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This is the third in a five-part blog series designed to help employers understand, and then manage, their Social Media Risks. The other blogs in the series are:
Social Media for Employers – Part One: What are Your Risks?
Social Media for Employers – Part Two: Managing Your Social Media Risks.
Social Media for Employers – Part Four: Things Staff Should Do.
Social Media for Employers – Part Five: Things Staff Shouldn’t Do.
In Part One of this series we outlined 10 social media risk scenarios that employers may face. We followed this up in Part Two explaining that the concept of a stand alone “Social Media Policy” is actually a misnomer and, that in order for such a policy to be effective, it must be part of a co-ordinated and properly documented human resources management strategy. If you haven’t read these posts it’s worth going back and checking them out because they set the context for this blog.
Two Social Media Policies Not One?
Once you actually sit down to draft a Social Media Policy one of the first things you will notice is that you are most likely going to have to draft two policies, not one.
The obvious policy that all businesses will need is a Social Media Personal Usage Policy which provides guidelines to staff when they use their own personal social media accounts.
Secondly; if your organisation has a social media presence, it will need to develop a Social Media Business Usage Policy. The purpose of this policy is to set guidelines with respect to the administration and/or publication of content on your organisation’s own social media platforms. This is designed to promote your brand but also protect it from defamation, breach of copyright and other pitfalls.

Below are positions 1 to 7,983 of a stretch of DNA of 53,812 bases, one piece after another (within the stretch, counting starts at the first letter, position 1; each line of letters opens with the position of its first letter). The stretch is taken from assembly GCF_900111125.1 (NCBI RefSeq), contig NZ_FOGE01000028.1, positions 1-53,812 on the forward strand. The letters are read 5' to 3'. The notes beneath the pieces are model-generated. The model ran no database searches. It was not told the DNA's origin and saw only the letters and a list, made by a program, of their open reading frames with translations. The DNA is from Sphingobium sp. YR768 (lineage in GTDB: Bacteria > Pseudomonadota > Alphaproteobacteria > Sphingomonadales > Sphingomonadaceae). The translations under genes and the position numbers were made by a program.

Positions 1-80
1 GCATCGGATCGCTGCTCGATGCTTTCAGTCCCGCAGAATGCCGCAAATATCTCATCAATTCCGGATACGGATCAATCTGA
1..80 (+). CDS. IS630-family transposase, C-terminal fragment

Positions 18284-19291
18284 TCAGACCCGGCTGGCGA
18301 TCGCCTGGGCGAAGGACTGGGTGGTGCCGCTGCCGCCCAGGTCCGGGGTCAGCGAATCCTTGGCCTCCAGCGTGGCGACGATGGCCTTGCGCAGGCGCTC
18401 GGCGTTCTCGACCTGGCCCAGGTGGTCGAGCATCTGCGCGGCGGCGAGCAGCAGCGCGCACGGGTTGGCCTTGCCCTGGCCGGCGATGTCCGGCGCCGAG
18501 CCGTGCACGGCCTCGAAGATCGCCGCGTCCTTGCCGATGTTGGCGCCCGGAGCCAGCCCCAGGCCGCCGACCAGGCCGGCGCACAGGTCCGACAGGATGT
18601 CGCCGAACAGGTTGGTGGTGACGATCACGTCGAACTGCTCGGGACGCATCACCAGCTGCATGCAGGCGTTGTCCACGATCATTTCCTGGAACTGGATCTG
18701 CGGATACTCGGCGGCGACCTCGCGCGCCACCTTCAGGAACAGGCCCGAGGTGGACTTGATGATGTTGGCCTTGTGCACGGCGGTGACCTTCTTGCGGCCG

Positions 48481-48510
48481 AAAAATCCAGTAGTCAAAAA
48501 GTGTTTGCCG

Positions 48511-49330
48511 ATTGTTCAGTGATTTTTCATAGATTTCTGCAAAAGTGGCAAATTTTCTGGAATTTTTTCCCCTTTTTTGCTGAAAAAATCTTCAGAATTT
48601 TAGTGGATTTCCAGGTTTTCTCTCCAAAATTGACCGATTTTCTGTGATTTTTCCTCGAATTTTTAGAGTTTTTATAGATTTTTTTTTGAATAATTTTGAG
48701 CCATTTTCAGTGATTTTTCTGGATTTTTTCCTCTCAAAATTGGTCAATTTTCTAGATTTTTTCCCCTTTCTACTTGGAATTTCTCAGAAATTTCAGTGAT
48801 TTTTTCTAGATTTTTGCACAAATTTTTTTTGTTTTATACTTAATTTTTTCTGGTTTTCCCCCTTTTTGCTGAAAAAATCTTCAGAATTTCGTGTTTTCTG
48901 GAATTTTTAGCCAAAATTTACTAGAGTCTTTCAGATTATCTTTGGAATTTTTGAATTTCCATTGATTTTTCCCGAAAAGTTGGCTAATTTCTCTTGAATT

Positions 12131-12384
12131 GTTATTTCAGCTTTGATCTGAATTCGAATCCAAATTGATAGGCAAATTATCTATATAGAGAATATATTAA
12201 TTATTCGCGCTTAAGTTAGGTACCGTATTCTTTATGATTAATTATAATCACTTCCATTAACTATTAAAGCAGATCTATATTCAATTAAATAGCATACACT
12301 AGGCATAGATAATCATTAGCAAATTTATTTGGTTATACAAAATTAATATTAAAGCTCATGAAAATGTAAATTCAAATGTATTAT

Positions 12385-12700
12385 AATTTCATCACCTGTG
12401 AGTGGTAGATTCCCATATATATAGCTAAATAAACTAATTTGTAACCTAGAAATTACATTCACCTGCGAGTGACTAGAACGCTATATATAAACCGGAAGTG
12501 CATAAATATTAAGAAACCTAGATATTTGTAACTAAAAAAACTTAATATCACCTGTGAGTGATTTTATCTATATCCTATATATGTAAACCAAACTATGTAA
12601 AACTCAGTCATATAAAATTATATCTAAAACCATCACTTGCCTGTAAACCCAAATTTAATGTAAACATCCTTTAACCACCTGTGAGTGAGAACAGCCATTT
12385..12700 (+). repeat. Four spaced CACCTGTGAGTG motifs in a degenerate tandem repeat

The policies will have a number of things in common. For example they should both provide a broad definition of “social media”, which should be left open to include new forms of social media that will undoubtedly emerge in the future. They should cross reference each other and they should also be accompanied by a training course which will be used to effectively communicate the content of the respective policies.
Designing a Business Usage Policy
How you design your Business Usage Policy will, of course, depend on the Social Media platforms your organisation uses and its views as to the level of control it wants with respect to material published on its branded social media sites.
One simple way to encourage all staff to contribute to social media publications whilst maintaining control, is to establish simple procedures for staff to submit their publication ideas, whilst simultaneously only allowing authorised staff to actually publish content on your branded social media sites. Put crudely, all staff are prohibited from publishing content unless they are specifically authorised to do so.
The first dilemma you will come up against is that each form of social media has different attributes which potentially require different authoring and publication skills. For example, publications on twitter tend to be high volume and conversational. Blogs, on the other hand, tend to be published less frequently, require a higher level of authoring skill, and will often provide advice or opinion.